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General relativity without Differential geometry

  1. Feb 10, 2014 #1
    Hello,

    I am learning General Relativity through some books like 'Gravity' by Hartle and through some other text books. All those books, do not speak of general relativity from the context of differential geometry. I have a fair amount of knowledge of calculus as well as set theory. My understanding why differential geometry is required in GR: (Please correct me if I am wrong)

    As it deals with curvature and topology hence it requires differential geometry to study curved surfaces.

    My question:

    (1) Is differential geometry absolutely necessary to learn General Relativity?
    (2) Can GR be learned without differential geometry?
    (3) How much of the GR is related to differential geometry?
    (4) Can anybody please guide me, a step by step guide to differential geometry?

    Thanks.
     
  2. jcsd
  3. Feb 10, 2014 #2

    WannabeNewton

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    No.

    Yes.

    All of it.
     
  4. Feb 10, 2014 #3
    Well, if differential geometry is not necessary to learn GR then how all of GR related to differential geometry?
     
  5. Feb 10, 2014 #4

    WannabeNewton

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    Well first off you can learn a subject without properly learning it. Your original post didn't add the qualifier "proper" it simply asked if it's possible to learn GR without differential geometry. It's possible but that doesn't mean you're learning it the right way. Secondly, just because you learn GR taking the pedestrian route doesn't mean the contents of the pedestrian route define GR itself. People learn QM through wave-mechanics all the time. Does that mean there's no functional analysis in QM? Obviously not. Functional analysis is the core of QM but you can easily learn QM without ever knowing what functional analysis even is. It's much harder to learn GR without ever seeing any differential geometry but you can surely pull it off. Just don't expect the promised land at the end of the pedestrian road.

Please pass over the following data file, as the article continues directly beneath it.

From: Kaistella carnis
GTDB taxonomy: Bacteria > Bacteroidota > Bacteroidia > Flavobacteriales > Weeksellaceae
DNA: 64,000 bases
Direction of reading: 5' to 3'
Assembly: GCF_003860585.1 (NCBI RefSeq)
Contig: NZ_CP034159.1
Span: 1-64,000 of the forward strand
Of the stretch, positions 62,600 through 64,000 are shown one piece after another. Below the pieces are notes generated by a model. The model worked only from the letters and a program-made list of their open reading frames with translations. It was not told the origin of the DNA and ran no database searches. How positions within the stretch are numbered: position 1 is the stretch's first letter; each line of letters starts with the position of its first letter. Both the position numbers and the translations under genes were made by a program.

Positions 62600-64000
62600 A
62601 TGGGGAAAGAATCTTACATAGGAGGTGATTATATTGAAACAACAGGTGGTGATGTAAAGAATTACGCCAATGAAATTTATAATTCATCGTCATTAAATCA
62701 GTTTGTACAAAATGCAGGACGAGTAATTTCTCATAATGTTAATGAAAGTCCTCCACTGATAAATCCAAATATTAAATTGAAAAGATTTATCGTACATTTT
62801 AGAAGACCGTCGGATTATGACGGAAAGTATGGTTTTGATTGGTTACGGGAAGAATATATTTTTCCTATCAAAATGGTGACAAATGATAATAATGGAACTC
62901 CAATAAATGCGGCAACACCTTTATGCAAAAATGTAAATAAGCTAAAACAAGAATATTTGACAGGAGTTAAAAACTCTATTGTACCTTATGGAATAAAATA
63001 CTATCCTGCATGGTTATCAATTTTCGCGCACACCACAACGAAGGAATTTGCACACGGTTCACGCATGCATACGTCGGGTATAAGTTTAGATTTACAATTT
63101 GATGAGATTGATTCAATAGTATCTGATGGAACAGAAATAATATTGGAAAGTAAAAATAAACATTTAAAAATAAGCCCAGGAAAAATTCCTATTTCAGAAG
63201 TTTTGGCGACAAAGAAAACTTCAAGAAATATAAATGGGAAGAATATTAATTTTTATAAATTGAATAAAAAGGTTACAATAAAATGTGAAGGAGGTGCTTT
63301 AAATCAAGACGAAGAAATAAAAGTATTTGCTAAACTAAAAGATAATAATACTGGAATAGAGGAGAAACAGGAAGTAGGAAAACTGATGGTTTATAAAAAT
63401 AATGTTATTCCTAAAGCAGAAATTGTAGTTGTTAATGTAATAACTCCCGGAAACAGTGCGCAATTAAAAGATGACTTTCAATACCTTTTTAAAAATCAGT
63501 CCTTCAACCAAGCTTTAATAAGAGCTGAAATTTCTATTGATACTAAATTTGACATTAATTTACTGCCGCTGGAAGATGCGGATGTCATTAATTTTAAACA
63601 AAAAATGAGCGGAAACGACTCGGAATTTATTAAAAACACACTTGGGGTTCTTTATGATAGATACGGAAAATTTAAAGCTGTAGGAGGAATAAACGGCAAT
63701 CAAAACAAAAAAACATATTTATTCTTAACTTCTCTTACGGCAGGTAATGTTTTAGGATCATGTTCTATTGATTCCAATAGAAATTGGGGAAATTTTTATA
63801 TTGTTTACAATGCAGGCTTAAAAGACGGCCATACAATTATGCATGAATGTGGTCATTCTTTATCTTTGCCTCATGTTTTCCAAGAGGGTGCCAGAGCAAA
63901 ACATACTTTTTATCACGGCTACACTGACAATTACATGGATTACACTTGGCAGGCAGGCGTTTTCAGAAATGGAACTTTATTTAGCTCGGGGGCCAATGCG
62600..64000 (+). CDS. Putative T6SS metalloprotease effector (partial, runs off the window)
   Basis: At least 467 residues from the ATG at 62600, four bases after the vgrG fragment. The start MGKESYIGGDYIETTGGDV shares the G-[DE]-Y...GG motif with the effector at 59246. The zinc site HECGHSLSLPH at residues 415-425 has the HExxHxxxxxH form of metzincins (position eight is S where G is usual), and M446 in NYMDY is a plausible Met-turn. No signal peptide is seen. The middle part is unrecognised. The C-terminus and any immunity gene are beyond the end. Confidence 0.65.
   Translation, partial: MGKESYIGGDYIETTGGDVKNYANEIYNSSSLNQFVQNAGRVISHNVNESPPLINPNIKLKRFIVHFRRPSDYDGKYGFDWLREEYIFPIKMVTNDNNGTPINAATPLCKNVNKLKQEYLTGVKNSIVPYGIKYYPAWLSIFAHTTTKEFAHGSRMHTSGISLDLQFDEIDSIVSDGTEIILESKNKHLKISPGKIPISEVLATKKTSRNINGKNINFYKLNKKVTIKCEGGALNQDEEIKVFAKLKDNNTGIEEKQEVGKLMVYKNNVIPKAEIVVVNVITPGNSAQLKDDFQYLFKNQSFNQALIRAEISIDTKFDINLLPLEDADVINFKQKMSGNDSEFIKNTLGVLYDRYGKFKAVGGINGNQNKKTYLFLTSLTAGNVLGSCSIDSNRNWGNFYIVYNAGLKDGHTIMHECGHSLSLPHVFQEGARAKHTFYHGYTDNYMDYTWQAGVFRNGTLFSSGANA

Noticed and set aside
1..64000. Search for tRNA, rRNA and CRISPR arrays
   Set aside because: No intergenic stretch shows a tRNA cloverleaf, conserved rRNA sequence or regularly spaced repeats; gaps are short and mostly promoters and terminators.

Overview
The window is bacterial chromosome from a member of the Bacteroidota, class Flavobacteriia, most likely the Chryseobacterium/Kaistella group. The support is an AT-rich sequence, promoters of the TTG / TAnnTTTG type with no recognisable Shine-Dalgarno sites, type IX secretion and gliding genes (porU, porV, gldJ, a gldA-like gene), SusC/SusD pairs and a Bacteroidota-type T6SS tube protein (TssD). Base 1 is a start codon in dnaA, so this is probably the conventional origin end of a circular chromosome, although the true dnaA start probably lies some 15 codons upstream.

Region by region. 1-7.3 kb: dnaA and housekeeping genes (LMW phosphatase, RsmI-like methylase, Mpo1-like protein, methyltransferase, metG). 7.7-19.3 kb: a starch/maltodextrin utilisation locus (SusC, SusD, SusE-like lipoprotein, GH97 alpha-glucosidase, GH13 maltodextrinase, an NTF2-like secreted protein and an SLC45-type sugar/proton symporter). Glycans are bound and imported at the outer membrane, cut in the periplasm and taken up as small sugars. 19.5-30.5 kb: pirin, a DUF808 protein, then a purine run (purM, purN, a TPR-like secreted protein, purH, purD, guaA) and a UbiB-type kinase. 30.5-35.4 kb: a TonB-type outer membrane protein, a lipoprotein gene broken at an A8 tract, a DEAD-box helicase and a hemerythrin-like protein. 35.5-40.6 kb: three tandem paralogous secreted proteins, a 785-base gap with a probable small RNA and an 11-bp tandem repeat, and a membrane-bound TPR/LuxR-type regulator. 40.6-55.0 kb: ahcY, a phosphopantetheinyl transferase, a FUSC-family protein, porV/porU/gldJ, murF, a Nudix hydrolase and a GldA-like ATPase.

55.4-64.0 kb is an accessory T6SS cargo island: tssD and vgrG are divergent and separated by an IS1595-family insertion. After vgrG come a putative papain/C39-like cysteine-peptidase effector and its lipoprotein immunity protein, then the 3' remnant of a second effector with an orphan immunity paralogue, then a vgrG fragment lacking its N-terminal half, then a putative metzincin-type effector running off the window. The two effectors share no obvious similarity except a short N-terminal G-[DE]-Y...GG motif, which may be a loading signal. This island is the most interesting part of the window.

6. Feb 10, 2014 #5
    Hello WannabeNewton,

    Thank you very much for this wonderful answer. So, while taking the pedestrian road, does not give a proper understanding of GR.

    How difficult is differential geometry? Can it be self taught? What background of maths is required?

    Thanks.
     
  7. Feb 10, 2014 #6

    WannabeNewton

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    Well it depends on how far you want to go. With regards to GR it's very easy so don't worry. With regards to background math, calculus 3 and linear algebra are a must. Topology and/or real analysis would certainly help if you're learning from a pure math text on differential geometry but for GR you don't need to know any topology or real analysis until you're far down the road (also a lot of differential geometry texts will assume you've seen topology and real analysis before but again those are higher level than you would need for GR until you're at an advanced stage of GR). Honestly I wouldn't worry too much about learning differential geometry separately before learning GR if your main goal is just to learn GR. There are a myriad of excellent GR books that teach you the necessary differential geometry so that you can jump straight into the physics without wasting time on the extra fluff. As far as GR is concerned, the math is easy but the physics is arguably not so you should focus much more on the physics-that's what books like Hartle are for.
     
  8. Feb 10, 2014 #7
    Because Gravity does not formally introduce differential geometry, does not mean there is no differential geometry in it. There's quite a lot in it, actually.
     
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